Again, this is a feature in Dark Souls and Bloodborne as well. But here in its initial incarnation, the concept isn’t nearly as well executed. Part of that is because the Estus Flask was the perfect companion piece to the way the series is set up. By relying on more traditional consumables, you often get caught in a cycle of farming to try to claim souls for more items, only to get killed before you can get enough souls because you don’t have any items to heal you. It’s true that Bloodborne also featured more traditional healing items, but Bloodborne also learned from Dark Souls’ bonfires (with lanterns being its equivalent), which means there were checkpoints to stop and heal.
That brings us to Demon’s Souls other big gameplay difference: there are no bonfires in Demon’s Souls as there would be in later games. Now, there is something of a predecessor in the form of swords in stones, called “Archestones,” but there are some key differences here that make these stones considerably less useful than Dark Souls’ bonfires or Bloodborne’s lanterns.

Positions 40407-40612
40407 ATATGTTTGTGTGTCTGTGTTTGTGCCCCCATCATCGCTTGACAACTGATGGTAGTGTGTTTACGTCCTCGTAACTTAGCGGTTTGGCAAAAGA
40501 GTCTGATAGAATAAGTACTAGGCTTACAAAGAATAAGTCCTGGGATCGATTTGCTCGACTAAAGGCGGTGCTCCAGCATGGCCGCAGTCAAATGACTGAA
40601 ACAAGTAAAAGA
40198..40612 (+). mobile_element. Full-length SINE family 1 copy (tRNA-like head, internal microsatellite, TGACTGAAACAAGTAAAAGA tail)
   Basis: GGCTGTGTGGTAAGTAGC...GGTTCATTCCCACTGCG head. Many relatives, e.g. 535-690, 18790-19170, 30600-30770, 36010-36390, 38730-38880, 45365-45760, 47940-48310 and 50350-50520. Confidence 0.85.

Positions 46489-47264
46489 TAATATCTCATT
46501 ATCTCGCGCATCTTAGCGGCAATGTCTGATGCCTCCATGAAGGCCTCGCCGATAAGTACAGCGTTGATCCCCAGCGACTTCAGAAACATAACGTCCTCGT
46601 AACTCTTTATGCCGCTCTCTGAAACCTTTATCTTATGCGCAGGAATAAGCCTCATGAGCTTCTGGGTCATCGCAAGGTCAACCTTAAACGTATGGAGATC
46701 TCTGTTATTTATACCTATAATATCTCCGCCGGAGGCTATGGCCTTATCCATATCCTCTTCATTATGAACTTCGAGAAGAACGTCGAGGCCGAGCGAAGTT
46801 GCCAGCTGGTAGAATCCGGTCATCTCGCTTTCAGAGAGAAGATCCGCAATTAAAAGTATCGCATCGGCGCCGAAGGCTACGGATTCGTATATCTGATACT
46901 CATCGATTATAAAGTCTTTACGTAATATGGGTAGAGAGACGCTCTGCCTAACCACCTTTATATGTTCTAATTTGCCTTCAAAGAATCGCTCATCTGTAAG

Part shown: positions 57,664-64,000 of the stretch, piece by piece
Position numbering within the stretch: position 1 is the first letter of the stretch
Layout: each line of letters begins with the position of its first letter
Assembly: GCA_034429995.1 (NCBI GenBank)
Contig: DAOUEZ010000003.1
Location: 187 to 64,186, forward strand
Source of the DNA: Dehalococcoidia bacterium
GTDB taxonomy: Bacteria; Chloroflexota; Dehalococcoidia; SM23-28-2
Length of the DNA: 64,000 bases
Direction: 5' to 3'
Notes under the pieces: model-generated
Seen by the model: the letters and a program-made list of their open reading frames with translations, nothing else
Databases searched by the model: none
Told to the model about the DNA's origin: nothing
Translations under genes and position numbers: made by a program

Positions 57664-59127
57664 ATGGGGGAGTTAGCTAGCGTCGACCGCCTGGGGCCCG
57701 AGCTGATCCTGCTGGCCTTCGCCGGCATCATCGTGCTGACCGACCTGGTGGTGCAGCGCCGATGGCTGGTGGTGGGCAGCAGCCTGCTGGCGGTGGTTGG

For one, the Archestones only appear after boss fights, making them far less frequent than their successors. Second, they don’t automatically heal you when touched, instead merely asking if you want to go back to the game’s hub world (dubbed “The Nexus”). Third, touching the stones does not respawn enemies like the later bonfires would. That may sound like it makes things easier, but it just makes it all more tedious. If you’re trying to get specific items from enemies, or just trying to farm souls, you have to touch an Archestone to go back to the Nexus, wait for the loading screen, then re-select the stage and Archestone of your choice, and sit through the loading screen again, in order to respawn enemies. So if you’re trying to gather specific items to craft a better weapon, you’re going to be at it for a while. Compare that to Dark Souls: You touch a bonfire, and bam, the enemies are back. It sounds like simple stuff, but it’s changes like this that make all the difference in the world.